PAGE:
The financials sector is another area where we are finding potential compounders that trade at reasonable valuations. Although the banks that we favor would benefit from an expected increase in lending activity as the economy recovers and improved net interest margins if interest rates increase, we tend to focus on company‑specific drivers and characteristics that we believe can help to position a financial institution for an extended period of sustained growth.
We are cautiously optimistic about the near‑term outlook for U.S. equities while acknowledging that earnings are likely to be the main upside drive after a period of multiple expansion. At the same time, we recognize that elevated valuations and the potential for headline risk related to the rollout of coronavirus vaccines and the spread of resistant strains could lead to bouts of market volatility. Given the stress that the severe economic downturn put our fund holdings through last year, we generally feel comfortable with the durability of their underlying businesses and potential to compound value over the long term. As always, we would tend to view any broad‑based market dislocations as an opportunity to build our positions in high‑quality dividend growers.
1 Past performance is not a reliable indicator of future performance.
2 Beta measures the volatility, or risk, of a stock relative to the risk of the broad market. High‑beta stocks historically have exhibited greater volatility relative to the broad market.
3 Dividends are not guaranteed and are subject to change.
4 Correlation measures how one asset class, style or individual group may be related to another.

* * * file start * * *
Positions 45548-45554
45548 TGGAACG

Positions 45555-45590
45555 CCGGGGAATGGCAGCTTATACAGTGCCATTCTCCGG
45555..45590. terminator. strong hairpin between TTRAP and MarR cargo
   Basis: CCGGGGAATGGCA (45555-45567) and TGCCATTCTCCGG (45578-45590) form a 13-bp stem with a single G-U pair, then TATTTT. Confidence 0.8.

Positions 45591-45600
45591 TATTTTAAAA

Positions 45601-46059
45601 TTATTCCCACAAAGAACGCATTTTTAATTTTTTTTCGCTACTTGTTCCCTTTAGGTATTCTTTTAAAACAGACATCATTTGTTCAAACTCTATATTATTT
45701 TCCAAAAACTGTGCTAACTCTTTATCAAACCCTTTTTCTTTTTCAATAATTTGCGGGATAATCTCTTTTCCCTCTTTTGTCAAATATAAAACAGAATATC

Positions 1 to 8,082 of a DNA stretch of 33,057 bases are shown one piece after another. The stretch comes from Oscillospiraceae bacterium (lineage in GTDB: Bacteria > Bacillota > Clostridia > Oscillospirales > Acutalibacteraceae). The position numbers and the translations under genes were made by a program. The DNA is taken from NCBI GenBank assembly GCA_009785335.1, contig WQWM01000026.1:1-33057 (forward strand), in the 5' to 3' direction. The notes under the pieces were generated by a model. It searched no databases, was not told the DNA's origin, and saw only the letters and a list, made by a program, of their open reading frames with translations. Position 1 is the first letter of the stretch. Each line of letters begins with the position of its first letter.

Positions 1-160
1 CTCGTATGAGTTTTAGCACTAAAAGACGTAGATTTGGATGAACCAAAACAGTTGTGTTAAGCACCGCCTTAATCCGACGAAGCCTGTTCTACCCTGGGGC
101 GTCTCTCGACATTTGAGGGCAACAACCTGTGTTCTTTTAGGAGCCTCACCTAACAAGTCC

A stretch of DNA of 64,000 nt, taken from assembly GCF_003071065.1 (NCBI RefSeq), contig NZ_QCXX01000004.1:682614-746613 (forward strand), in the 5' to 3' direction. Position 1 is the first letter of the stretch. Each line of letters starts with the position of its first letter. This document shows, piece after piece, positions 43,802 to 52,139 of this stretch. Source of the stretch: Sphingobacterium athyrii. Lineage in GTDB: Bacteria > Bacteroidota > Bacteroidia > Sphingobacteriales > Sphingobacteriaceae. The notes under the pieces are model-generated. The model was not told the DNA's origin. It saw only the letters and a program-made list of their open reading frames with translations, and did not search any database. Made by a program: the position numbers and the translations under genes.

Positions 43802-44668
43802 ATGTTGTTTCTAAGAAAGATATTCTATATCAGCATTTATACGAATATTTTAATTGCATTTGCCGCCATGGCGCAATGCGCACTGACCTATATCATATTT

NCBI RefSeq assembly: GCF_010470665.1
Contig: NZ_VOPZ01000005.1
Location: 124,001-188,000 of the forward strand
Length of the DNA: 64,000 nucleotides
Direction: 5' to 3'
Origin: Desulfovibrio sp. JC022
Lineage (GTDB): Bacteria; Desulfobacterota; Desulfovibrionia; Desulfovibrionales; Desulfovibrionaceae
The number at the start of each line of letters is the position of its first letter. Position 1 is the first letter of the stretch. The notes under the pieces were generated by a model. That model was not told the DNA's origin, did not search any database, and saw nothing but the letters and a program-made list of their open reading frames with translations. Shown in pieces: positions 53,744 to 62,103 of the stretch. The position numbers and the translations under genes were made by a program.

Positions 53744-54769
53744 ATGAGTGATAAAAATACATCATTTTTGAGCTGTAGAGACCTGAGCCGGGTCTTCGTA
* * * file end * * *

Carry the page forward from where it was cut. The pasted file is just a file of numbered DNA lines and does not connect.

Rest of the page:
5 Rate base is the net value of a utility’s plant, property, and equipment on which it can earn a return.
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This material is provided for informational purposes only and is not intended to be investment advice or a recommendation to take any particular investment action.
Dividends are not guaranteed and are subject to change. The fund’s emphasis on dividend-paying companies could result in significant investments in large‑capitalization stocks. At times, large-cap stocks may lag shares of smaller, faster-growing companies. Also, stocks that appear temporarily out of favor may remain out of favor for a long time.
The views contained herein are those of the authors as of March 2021 and are subject to change without notice; these views may differ from those of other T. Rowe Price associates.
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Past performance is not a reliable indicator of future performance. All investments are subject to market risk, including the possible loss of principal. Diversification cannot assure a profit or protect against loss in a declining market. All charts and tables are shown for illustrative purposes only.